The Final US Presidential Debate

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    Pamela Starr

    The last presidential debate on October 19 elicited diverse reactions in the media. Leon Krauze of Univision tweeted Trump’s “Such a nasty woman” comment and opined: “Game, set and match”. Karl Rove opened his WSJ column the next day with: “Absent any knockout blow” during the debate. Potentially significantly, the Mexican Peso which has become a bellwether for Trump’s electoral chances, remained largely stable despite Trump’s promise to “terminate NAFTA” if he is elected.

    Was Clinton able to deliver a knockout blow or can Trump still mount a comeback in the remaining time before the election? Is the outcome still up in the air? And what does this mean for the United States, for its bilateral relationship with Mexico, and for Mexicans and Mexican-Americans living in the United States?

    Carlos Ahumada

    The last presidential debate was a KO for Trump. Unlike the others, the format of this debate was much more suitable for the presentation of concrete public policies. Naturally, Clinton looked confident with it, while Trump struggled to project himself as a head of state. Unless something very strange happens, Clinton will be the next US President. Even if we give a margin of error of 10 points in all state polls, Hillary would still be the winner.

    While this scenario may represent a relief for the Mexican Peso, and a promising future for bilateral trade, it is still not clear what other effects may arise. During his administration, President Obama deported more than two million immigrants, more than any other President. Despite the promise of an immigration reform, it is not clear if Hillary Clinton will continue with this trend or not.

    US-Mexico relationship might suffer if President Peña Nieto does not make an effort to approach Clinton before the election day. An offical act of recognition will not have the same effects than a previous encounter. The executive power made a terrible mistake by inviting Trump to Mexico without a confirmation from Clinton as well. Will it have the political skills to revert it?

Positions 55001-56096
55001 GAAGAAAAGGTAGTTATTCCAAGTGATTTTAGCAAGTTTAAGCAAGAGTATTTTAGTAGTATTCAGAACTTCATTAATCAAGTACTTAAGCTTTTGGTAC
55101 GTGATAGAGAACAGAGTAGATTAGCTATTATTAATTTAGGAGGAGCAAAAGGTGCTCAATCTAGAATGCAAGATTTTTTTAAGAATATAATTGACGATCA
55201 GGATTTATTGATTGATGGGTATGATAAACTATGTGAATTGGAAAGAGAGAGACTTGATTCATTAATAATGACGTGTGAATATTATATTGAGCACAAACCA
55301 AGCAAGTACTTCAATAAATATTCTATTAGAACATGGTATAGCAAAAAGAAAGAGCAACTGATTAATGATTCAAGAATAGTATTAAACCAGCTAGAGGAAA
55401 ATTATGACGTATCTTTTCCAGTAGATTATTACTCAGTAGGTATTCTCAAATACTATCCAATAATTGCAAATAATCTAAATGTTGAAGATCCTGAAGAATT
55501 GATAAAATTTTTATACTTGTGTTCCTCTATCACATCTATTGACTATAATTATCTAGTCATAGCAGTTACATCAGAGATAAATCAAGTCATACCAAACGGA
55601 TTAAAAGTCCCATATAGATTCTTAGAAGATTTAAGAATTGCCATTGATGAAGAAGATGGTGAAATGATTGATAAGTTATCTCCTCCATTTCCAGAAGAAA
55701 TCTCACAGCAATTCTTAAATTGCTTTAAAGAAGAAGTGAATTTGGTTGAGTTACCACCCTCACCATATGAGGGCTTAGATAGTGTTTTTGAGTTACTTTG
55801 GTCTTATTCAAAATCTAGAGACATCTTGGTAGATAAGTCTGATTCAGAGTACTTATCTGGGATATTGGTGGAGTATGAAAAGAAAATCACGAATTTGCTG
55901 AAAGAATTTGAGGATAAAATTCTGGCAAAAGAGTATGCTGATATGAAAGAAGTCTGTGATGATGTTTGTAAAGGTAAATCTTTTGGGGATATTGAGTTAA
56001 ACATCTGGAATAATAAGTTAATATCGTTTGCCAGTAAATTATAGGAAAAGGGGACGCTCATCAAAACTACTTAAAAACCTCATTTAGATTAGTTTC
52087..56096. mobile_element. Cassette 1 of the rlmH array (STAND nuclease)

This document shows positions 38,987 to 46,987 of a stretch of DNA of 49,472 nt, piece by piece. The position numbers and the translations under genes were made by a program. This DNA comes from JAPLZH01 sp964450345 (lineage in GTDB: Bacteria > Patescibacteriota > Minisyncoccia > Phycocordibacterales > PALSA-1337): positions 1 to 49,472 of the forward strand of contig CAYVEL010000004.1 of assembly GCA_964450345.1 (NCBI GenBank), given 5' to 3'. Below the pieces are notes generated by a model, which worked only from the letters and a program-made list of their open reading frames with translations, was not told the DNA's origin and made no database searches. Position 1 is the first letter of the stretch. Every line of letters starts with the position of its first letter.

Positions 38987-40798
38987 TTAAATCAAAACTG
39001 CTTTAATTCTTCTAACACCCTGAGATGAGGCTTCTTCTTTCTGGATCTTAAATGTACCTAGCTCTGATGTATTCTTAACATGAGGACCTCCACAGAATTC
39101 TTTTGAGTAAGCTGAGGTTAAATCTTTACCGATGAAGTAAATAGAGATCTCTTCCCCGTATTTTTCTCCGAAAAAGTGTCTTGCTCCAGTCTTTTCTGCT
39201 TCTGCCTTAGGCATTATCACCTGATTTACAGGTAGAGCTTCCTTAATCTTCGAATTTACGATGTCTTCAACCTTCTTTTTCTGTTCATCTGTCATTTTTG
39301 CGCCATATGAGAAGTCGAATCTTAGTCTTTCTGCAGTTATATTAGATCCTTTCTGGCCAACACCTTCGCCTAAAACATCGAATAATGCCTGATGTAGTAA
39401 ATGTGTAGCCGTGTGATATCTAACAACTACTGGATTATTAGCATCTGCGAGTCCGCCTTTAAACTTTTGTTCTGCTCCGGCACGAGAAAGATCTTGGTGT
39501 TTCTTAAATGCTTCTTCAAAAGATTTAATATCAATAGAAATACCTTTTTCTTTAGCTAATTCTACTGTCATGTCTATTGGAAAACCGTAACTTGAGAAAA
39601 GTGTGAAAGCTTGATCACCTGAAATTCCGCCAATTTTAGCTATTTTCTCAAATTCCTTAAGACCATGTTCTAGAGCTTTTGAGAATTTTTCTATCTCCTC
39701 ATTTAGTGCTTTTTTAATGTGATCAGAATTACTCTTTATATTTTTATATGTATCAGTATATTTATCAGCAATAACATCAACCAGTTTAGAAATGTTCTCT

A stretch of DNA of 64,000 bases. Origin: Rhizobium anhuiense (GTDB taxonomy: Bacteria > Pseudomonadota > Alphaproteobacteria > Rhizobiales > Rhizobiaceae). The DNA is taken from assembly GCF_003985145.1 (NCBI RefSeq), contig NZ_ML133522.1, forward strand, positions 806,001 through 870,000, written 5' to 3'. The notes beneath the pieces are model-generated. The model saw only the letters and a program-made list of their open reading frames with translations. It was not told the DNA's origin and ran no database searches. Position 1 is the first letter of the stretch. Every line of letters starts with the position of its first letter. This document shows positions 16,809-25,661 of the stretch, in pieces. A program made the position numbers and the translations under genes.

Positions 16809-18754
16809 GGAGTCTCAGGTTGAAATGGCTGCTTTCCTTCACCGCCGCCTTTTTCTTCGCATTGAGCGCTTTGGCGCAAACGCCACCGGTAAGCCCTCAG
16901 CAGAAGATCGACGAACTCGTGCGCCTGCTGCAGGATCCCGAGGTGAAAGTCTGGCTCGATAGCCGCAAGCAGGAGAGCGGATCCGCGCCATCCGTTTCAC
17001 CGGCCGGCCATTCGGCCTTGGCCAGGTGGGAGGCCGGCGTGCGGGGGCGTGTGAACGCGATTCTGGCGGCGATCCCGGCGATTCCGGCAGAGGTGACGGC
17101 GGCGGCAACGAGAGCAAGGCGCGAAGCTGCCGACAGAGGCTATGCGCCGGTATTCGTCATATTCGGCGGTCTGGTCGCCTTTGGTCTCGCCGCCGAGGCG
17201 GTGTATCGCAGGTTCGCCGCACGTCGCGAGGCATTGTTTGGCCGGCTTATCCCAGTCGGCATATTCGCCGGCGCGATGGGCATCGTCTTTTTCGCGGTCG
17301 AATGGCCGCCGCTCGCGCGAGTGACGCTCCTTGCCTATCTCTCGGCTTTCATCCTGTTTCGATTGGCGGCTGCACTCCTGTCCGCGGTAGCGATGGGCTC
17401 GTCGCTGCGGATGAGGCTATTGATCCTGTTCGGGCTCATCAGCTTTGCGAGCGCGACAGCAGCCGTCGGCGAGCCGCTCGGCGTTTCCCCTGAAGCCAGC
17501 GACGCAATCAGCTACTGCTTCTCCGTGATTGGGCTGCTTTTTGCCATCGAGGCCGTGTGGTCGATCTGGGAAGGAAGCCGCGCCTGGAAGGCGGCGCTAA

Pablo Tortolero

    The majority of polls, as well as the debate itself, suggest that victory if for Hillary to take. Nevertheless, I would not call it a KO. We can only but speculate at this point what her next actions in terms of the bilateral relation will look like, assuming an opposition presence from Trump in the public opinion and the media, let alone the turmoil he would cause by declining to concede. I think we can look at it from two perspectives.

    Some Mexican media outlets have vented the idea that a part of the Mexican political establishment was more than OK in having a Trump presidency, which would confirm the strangeness in the recent Mexican diplomacy and the perhaps discreet State-led counter attack to Trump’s long lasting wave of insults towards Mexico. Ignoring these claims, perhaps the peso and the overall stability of the Mexican economy would be saved in the short term, but only as long as the Northern neighbor does not suffer from any recession or prolonged instability from the election. Also, Mexican integration in the Pacific could suffer a major setback if TPP was halted permanently.

    If instability persists, I do not think a Clinton presidency would heavily pursue an immigration reform. It will only do so when the political cost of postponing it is too heavy to ignore, and we have not yet reached that point.

    In sum, for the time being, what we all think was a win in the debate will possibly mean stability in the short term, slowed by subpar relations between Peña Nieto’s Government and the winner of the election. Yet, we are approaching a point where major actions must be taken to boost a bilateral relation that was, for the past year, characterized by diplomatic blunders and “The Wall”.

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